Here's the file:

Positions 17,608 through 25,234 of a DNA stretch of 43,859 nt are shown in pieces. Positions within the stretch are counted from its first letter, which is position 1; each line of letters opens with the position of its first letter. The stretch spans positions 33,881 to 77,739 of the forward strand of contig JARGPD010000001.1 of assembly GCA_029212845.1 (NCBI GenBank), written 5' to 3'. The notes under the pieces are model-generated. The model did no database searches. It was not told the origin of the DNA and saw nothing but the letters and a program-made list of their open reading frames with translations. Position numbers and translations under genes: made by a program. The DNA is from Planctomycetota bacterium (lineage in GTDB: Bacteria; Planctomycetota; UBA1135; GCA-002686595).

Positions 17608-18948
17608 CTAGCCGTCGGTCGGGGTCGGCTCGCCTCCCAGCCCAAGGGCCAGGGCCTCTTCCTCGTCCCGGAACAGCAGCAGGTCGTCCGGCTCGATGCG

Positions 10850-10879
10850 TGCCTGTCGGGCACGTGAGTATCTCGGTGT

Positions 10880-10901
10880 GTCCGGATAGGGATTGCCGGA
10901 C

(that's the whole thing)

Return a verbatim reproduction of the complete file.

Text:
Positions 17,608 through 25,234 of a DNA stretch of 43,859 nt are shown in pieces. Positions within the stretch are counted from its first letter, which is position 1; each line of letters opens with the position of its first letter. The stretch spans positions 33,881 to 77,739 of the forward strand of contig JARGPD010000001.1 of assembly GCA_029212845.1 (NCBI GenBank), written 5' to 3'. The notes under the pieces are model-generated. The model did no database searches. It was not told the origin of the DNA and saw nothing but the letters and a program-made list of their open reading frames with translations. Position numbers and translations under genes: made by a program. The DNA is from Planctomycetota bacterium (lineage in GTDB: Bacteria; Planctomycetota; UBA1135; GCA-002686595).

Positions 17608-18948
17608 CTAGCCGTCGGTCGGGGTCGGCTCGCCTCCCAGCCCAAGGGCCAGGGCCTCTTCCTCGTCCCGGAACAGCAGCAGGTCGTCCGGCTCGATGCG

Positions 10850-10879
10850 TGCCTGTCGGGCACGTGAGTATCTCGGTGT

Positions 10880-10901
10880 GTCCGGATAGGGATTGCCGGA
10901 C